Jessica Chastain’s acting career may still be red-hot, but her heart is as cold as ice in Miss Sloane, the new political thriller by director John Madden.
Chastain plays the fictional Elizabeth Sloane, one of our nation’s most powerful political lobbyists. Accustomed to consistent victories, Sloane nevertheless always has tricks up her sleeve to guarantee a win when the going gets rough – and it usually does. This is Washington, D.C., after all. But when she agrees to fight the odds and battle the gun lobby, she might have taken on more than she can handle.
Madden, though not usually regarded as a top director, nevertheless has a quietly impressive résumé. He’s given us Shakespeare in Love, which won the Oscar for best film of 1997, along with Mrs. Brown, Proof and The Debt. But he’s also responsible for a couple of Marigold Hotels that aren’t worth checking into. In Miss Sloane, he seems back near the top of his game, at least in the thriller genre. But it’s also important that this film succeed as a drama, and in that regard, it seems forced, too frenetically paced and too artificially energized by its intrusive score and tracking shots – as if Madden were filming a television show instead of trying to assemble an impactful two-hour film.
Admittedly, that’s not much of a complaint, given how good television has become, but a film such as this needs an emotional center, and this one doesn’t find its heart until about halfway in, when we realize to what depths Sloane will stoop to win. Credit Gugu Mbatha-Raw, as one of Sloane’s assistants, for that, but thanks should also go to an accomplished supporting cast that includes Mark Strong, Alison Pill, Sam Waterston, John Lithgow, Jake Lacy and, best of all, Michael Stuhlbarg, who provides much-needed humor and vulnerability in contrast to the immoveable steel facade of Chastain, who gives a remarkably strong, if somewhat one-note, performance.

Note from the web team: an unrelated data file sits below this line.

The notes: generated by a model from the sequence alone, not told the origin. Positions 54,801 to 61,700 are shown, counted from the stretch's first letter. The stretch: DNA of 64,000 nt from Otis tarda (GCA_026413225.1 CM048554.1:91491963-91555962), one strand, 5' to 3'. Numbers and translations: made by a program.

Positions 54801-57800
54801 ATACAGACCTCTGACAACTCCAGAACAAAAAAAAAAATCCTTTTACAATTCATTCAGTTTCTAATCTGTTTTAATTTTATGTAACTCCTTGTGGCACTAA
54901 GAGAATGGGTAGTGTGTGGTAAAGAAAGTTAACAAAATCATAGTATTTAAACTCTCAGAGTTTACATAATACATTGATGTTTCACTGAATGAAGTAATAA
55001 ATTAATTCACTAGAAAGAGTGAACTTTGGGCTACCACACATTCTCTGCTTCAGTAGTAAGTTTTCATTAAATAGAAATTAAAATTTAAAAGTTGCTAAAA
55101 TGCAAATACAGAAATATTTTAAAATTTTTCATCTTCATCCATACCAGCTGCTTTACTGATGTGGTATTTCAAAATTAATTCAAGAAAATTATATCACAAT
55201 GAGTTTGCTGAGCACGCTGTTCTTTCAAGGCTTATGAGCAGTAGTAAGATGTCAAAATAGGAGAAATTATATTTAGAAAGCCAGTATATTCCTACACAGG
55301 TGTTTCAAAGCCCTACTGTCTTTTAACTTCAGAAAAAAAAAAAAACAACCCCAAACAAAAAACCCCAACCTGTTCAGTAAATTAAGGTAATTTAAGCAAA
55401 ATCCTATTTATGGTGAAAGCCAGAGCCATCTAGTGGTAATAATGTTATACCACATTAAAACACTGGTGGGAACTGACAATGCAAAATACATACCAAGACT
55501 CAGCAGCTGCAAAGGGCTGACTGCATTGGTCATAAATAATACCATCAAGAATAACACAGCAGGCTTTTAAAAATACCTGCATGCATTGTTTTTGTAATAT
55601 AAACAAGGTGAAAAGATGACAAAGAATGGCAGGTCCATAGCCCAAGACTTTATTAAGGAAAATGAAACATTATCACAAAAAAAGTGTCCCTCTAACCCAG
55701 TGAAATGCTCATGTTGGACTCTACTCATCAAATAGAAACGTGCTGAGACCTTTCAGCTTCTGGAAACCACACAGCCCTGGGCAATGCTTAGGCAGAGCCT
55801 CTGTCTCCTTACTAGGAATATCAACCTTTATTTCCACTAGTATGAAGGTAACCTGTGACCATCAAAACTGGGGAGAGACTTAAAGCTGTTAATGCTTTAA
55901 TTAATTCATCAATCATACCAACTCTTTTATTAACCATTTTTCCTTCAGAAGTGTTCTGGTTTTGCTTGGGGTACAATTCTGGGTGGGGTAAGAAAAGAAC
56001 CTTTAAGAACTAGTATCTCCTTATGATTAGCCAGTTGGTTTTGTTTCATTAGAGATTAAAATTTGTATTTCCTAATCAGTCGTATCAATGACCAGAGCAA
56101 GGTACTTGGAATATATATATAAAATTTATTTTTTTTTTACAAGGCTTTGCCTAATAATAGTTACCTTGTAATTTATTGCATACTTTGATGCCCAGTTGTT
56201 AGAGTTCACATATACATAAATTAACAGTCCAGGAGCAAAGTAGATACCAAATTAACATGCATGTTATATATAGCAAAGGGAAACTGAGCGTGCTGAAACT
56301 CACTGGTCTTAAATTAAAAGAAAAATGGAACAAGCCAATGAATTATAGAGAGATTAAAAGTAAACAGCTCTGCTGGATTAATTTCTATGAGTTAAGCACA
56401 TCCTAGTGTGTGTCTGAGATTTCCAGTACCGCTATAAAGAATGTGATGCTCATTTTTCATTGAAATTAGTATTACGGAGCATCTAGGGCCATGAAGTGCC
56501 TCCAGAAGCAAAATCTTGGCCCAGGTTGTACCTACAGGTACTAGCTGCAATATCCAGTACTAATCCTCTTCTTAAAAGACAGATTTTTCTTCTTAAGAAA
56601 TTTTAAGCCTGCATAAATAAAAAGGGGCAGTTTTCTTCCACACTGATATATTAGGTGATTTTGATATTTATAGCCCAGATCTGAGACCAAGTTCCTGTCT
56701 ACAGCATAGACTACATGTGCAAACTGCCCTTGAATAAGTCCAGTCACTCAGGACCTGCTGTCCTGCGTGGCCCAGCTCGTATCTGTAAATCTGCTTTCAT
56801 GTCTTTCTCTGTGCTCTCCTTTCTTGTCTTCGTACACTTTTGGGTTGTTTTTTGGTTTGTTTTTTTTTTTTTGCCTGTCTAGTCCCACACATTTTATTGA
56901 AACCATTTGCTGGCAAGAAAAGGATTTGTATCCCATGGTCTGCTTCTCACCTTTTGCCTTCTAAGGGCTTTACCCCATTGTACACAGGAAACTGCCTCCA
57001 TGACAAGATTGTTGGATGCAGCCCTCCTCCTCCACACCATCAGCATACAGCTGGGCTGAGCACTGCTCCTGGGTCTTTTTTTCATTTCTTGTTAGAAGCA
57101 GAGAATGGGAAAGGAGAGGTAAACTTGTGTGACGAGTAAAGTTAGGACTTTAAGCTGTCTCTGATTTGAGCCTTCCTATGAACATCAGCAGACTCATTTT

Despite the aforementioned dramatic warming in the second half, it’s ultimately the film’s embrace of that most overused tool of the thriller genre, the twist, that makes it most memorable. And this one has a dandy, if you can overlook its stretched credibility. But Miss Sloane, which is written by Jonathan Perera, is also noteworthy for its unique look at lobbyists and their relationship with Congress, not to mention the nauseatingly powerful gun lobby.
“When I take the stand, you’ll see nothing but a granite wall,” Sloane tells her lawyer as she prepares to appear in front of Congress on charges of violating ethical standards.
Indeed, a granite wall is just about all we see from Chastain throughout the film. But I still couldn’t look away for fear I might miss the moment she cracks.